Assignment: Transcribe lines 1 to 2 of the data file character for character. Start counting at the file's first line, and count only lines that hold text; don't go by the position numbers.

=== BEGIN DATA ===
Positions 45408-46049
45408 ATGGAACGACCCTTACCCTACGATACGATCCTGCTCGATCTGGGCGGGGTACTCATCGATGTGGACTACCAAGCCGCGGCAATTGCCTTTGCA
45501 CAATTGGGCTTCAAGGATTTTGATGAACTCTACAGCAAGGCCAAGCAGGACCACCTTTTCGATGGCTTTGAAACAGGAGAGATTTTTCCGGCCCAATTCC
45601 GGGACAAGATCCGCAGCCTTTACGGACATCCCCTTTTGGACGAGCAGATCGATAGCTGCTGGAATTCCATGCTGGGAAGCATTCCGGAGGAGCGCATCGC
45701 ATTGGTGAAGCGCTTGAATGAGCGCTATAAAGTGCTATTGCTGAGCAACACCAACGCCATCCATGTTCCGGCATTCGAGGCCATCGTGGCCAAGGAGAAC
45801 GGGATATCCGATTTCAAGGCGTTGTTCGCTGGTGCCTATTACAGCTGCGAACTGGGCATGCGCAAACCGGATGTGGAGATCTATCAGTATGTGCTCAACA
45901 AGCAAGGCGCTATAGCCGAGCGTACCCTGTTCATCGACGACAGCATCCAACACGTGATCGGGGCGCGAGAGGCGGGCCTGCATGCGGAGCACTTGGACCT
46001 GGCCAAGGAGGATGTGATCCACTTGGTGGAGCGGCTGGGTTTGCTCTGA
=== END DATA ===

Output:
Positions 45408-46049
45408 ATGGAACGACCCTTACCCTACGATACGATCCTGCTCGATCTGGGCGGGGTACTCATCGATGTGGACTACCAAGCCGCGGCAATTGCCTTTGCA